I want to thank all of our witnesses for being here today and for their interest in these issues. We have Philip Joyce, Senior Associate Dean and Professor at the University of Maryland School of Public Policy; Stan Collender, Executive Vice President at Qorvis MSLGROUP, and Matthew Spalding, Associate Vice President and Dean of Educational Programs at  Hillsdale College and the Allan P. Kirby, Jr. Center for Constitutional Studies and Citizenship.

Thank you all for being willing to take time to share your insights into how Congress can reclaim the power of the purse and restore a healthy, constitutional balance of power.

And with that I yield to the acting Ranking Member, Mr. Pascrell.

Read More

Price Statement on Disappointing First Quarter GDP Report


WASHINGTON, D.C. - House Budget Committee Chairman Tom Price, M.D. (GA-06) released the following statement in response to today’s disappointing GDP report that showed the economy only grew by 0.5 percent in the first quarter of 2016:

“The failed economic policies and regulatory oppression of the Obama Administration have contributed to a weakened economy that continues to frustrate the efforts of American families, workers, and businesses to make ends meet. If current policies are maintained, the Congressional Budget Office projects the economy to continue to underperform in the years to come. This will make it harder for Americans to get ahead. It will impede efforts to get the nation’s fiscal house in order, to strengthen our national security, and to improve the health, retirement and financial security of our citizens. We need real solutions that embrace entrepreneurship, innovation, economic freedom and opportunity – solutions like those outlined in the House Budget Committee’s Fiscal Year 2017 budget resolution A Balanced Budget for a Stronger America.”  Read More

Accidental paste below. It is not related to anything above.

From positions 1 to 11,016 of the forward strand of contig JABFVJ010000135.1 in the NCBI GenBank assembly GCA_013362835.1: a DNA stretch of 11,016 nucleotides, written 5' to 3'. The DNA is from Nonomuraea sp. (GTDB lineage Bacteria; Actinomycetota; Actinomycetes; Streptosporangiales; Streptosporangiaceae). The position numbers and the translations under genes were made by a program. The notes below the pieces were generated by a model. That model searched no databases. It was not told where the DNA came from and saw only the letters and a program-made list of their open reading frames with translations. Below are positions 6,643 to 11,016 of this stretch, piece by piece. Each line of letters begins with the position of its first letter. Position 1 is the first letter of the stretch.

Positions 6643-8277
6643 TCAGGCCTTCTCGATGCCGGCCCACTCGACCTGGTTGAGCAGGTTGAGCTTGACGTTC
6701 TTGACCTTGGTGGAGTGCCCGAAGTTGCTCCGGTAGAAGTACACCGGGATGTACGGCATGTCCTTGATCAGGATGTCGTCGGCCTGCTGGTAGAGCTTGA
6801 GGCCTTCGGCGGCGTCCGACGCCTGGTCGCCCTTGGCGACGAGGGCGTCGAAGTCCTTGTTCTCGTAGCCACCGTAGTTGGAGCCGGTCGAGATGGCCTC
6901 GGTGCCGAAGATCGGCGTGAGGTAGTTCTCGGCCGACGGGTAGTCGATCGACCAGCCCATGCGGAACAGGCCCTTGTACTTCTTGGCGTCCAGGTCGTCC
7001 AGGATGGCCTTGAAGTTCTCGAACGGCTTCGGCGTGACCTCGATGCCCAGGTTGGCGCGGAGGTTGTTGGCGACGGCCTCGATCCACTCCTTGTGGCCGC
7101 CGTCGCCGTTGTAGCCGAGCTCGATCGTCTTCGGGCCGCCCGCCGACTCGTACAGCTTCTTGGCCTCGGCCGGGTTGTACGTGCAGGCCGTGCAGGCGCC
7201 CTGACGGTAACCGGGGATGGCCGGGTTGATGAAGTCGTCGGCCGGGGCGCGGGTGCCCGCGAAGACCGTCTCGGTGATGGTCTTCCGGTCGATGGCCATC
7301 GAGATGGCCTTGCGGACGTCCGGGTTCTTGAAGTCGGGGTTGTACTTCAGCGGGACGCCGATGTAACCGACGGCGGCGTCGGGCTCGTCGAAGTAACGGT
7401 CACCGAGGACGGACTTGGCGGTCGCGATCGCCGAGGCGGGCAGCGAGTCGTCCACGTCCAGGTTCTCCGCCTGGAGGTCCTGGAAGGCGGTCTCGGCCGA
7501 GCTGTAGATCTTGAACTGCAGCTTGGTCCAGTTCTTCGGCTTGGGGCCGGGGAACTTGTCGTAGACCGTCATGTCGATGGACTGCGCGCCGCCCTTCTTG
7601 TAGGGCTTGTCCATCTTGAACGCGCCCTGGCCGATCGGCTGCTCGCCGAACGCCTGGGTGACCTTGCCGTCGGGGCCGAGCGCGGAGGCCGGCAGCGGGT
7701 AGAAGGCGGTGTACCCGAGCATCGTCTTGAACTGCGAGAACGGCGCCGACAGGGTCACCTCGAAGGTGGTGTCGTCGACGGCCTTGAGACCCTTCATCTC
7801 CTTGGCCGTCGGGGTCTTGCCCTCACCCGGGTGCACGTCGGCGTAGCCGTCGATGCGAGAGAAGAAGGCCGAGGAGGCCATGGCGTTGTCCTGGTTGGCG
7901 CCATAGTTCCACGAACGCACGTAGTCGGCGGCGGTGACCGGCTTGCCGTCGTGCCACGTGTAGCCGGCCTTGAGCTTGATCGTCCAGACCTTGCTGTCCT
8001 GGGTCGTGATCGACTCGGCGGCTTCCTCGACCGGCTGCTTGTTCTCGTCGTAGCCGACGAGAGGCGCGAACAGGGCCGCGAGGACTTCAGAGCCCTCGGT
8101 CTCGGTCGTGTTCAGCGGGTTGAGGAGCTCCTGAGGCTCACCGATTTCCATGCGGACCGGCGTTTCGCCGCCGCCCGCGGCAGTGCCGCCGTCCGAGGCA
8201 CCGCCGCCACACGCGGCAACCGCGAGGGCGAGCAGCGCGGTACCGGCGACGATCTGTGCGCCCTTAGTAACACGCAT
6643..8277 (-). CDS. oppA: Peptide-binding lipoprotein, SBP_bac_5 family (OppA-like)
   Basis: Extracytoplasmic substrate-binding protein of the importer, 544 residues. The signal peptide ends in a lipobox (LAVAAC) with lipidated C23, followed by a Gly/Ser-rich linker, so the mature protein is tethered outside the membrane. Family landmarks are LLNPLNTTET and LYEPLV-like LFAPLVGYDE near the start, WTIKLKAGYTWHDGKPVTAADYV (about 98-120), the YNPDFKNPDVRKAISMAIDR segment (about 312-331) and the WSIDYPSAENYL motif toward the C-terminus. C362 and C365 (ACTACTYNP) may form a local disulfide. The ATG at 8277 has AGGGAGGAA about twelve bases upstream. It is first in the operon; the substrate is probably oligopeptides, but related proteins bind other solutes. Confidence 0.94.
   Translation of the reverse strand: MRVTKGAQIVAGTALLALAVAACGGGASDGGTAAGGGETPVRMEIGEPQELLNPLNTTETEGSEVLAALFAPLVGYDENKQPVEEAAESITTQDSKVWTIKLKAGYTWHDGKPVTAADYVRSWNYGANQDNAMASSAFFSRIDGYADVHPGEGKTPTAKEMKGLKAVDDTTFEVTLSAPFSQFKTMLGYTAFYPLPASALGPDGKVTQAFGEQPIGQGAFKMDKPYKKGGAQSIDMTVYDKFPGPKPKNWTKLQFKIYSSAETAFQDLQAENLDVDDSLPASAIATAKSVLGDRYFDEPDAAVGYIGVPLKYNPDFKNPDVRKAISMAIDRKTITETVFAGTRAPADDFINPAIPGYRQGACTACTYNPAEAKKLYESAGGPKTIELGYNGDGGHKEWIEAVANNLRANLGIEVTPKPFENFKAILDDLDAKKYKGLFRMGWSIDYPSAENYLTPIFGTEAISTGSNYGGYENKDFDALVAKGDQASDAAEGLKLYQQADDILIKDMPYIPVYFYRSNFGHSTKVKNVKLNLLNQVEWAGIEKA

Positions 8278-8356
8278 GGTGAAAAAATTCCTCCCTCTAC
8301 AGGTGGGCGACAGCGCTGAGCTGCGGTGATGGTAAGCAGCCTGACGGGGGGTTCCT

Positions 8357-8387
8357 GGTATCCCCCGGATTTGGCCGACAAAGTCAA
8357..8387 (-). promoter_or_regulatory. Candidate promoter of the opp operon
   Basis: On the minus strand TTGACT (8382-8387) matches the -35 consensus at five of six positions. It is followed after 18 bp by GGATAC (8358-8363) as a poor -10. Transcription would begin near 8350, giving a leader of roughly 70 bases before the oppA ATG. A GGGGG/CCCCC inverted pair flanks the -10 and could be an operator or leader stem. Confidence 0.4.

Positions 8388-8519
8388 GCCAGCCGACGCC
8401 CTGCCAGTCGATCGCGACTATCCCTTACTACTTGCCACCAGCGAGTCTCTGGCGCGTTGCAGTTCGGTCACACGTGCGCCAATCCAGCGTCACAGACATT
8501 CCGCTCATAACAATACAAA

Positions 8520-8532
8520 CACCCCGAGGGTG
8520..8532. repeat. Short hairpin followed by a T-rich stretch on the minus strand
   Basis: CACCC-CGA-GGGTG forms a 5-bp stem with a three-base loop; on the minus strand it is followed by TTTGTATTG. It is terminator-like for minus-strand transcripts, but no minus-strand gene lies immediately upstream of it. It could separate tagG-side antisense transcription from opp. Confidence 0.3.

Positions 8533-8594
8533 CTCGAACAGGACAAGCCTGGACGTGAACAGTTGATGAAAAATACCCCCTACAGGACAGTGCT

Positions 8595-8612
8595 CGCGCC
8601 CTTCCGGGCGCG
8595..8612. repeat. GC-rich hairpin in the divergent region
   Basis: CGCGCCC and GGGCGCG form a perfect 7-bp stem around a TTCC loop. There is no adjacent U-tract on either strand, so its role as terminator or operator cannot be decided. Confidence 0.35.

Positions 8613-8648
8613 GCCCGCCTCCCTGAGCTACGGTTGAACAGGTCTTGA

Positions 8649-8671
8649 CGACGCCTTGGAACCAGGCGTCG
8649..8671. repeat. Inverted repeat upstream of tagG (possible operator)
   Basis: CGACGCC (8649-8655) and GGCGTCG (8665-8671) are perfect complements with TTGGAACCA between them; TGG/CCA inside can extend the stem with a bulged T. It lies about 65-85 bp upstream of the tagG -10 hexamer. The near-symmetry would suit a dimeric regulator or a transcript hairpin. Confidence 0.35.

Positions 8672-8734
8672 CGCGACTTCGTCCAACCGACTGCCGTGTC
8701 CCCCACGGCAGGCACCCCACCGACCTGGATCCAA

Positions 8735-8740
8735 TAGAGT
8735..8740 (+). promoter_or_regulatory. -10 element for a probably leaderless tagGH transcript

Price and Rokita Op-Ed in RealClearPolitics: How and Why We Budget


By House Budget Committee Chairman Tom Price and Vice Chairman Todd Rokita
April 13, 2016

The American people are frustrated. For too long, they have seen too many in Washington standing in the way of responsible decisions that need to be made to secure our country’s future. Despite the fact that there has been some success – including cutting the deficit by over $800 billion – pushing back against the tax more/spend more agenda of President Obama, citizens are keenly aware that far more must be done to restore fiscal responsibility and advance real solutions.